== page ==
Emmanouil M. Tentzeris had one of the 25 most downloaded papers from the IEEE Sensors Journal for September 2013. Tentzeris’ coauthors are his Ph.D. student, Rushi Vyas, and his colleagues from the University of Tokyo, Ryo Shigeta, Tatsuya Sasaki, Duong Minh Quan, Yoshihiro Kawahara, and Tohru Asami. The paper appeared in the August 2013 issue of the journal.
The team's paper, entitled "Ambient RF Energy Harvesting Sensor Device with Capacitor-Leakage Aware Duty Cycle Control," presents a software control method that maximizes the sensing rate of wireless sensor networks (WSNs) that are solely powered by ambient RF power. Unlike all other energy-harvesting WSN systems, RF-powered systems present unique challenges for energy management. A WSN node repeatedly charges and discharges at short intervals, depending on the energy intake.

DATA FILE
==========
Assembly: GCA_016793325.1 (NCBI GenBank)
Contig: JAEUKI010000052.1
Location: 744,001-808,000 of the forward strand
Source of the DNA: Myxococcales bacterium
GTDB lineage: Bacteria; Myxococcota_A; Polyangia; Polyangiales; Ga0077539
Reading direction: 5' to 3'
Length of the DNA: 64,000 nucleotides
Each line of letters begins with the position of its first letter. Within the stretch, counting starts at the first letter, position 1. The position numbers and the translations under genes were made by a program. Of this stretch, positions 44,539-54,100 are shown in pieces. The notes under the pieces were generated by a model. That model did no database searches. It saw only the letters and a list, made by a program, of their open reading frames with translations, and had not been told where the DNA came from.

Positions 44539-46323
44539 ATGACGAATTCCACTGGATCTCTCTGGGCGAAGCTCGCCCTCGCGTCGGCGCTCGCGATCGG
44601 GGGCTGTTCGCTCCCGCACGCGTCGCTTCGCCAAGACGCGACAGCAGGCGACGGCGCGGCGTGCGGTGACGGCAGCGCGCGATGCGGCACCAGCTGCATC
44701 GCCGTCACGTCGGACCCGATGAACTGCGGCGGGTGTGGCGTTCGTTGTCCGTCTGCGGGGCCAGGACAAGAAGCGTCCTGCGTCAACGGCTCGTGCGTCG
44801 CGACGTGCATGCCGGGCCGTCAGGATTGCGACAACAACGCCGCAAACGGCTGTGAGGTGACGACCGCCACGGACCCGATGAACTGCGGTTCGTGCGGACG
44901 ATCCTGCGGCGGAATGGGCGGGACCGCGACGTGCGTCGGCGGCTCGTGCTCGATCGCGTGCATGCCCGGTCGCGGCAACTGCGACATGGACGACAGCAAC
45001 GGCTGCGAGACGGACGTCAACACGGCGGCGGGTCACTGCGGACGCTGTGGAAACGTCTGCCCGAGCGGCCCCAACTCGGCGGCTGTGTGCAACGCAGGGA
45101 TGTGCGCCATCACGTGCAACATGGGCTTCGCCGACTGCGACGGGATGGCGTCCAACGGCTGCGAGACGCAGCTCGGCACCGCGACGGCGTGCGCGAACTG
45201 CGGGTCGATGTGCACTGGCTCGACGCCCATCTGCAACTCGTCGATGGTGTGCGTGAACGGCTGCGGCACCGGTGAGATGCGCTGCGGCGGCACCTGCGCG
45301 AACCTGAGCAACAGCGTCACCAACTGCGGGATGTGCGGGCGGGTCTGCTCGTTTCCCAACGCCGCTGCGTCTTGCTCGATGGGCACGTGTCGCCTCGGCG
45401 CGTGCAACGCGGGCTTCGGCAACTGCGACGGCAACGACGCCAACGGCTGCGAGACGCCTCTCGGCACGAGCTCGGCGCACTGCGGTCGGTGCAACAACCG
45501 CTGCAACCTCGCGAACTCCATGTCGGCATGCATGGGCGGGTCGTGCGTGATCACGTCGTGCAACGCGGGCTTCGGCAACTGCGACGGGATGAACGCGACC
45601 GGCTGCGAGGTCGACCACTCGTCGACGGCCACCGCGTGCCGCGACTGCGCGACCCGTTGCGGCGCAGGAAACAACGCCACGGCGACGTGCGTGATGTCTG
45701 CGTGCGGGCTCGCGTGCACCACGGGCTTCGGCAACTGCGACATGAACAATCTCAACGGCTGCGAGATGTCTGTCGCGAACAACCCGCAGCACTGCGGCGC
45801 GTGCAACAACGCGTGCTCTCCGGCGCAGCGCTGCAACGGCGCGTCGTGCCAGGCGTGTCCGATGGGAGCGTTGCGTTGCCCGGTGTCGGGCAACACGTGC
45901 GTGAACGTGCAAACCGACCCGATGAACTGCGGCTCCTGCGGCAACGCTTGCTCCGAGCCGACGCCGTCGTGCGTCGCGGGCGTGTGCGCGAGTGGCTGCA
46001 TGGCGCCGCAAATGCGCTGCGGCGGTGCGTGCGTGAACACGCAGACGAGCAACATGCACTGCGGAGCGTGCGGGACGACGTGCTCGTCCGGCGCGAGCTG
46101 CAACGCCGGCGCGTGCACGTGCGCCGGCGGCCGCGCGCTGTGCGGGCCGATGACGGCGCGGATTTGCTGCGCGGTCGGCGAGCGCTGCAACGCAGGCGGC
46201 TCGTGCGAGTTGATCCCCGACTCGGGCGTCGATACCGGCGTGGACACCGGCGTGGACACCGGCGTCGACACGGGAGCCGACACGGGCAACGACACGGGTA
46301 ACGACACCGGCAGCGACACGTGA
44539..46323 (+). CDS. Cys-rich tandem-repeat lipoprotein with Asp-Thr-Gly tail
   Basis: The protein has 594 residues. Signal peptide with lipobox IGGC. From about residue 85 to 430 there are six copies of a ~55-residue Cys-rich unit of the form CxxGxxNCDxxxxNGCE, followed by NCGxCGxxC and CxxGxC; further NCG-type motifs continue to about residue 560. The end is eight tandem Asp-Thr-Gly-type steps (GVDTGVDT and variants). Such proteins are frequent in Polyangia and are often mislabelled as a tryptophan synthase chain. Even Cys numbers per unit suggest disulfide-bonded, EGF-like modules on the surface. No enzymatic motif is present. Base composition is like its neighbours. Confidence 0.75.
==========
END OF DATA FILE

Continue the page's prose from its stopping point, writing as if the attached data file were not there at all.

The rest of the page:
In this paper, Tentzeris and his colleagues introduce an adaptive duty cycle control scheme optimized for RF energy harvesting, which maximizes the sensing rate by taking into account the leakage problem, a factor that has never been previously studied in this context. The control scheme improves the efficiency by aggregate evaluation of operation reliability and leakage reduction. The proposed approach could find numerous applications in the realization of truly autonomous wireless nodes for the Internet of things, smart skins, structural health monitoring systems, and quality-of-life biosensors and chemical sensors.
A professor in the School of Electrical and Computer Engineering at Georgia Tech, Tentzeris is among the world’s top researchers in conformal 3D integrated RF modules, inkjet-printed RF electronics, “green” electronics, and power scavenging. He is the chair of the electromagnetics technical interest group for 2013-2014 and leads the ATHENA Research Group, where he advises six Ph.D. students, five master’s students, and six undergraduate students. Tentzeris and his colleagues have published more than 520 refereed journal and conference papers.
Last revised August 1, 2017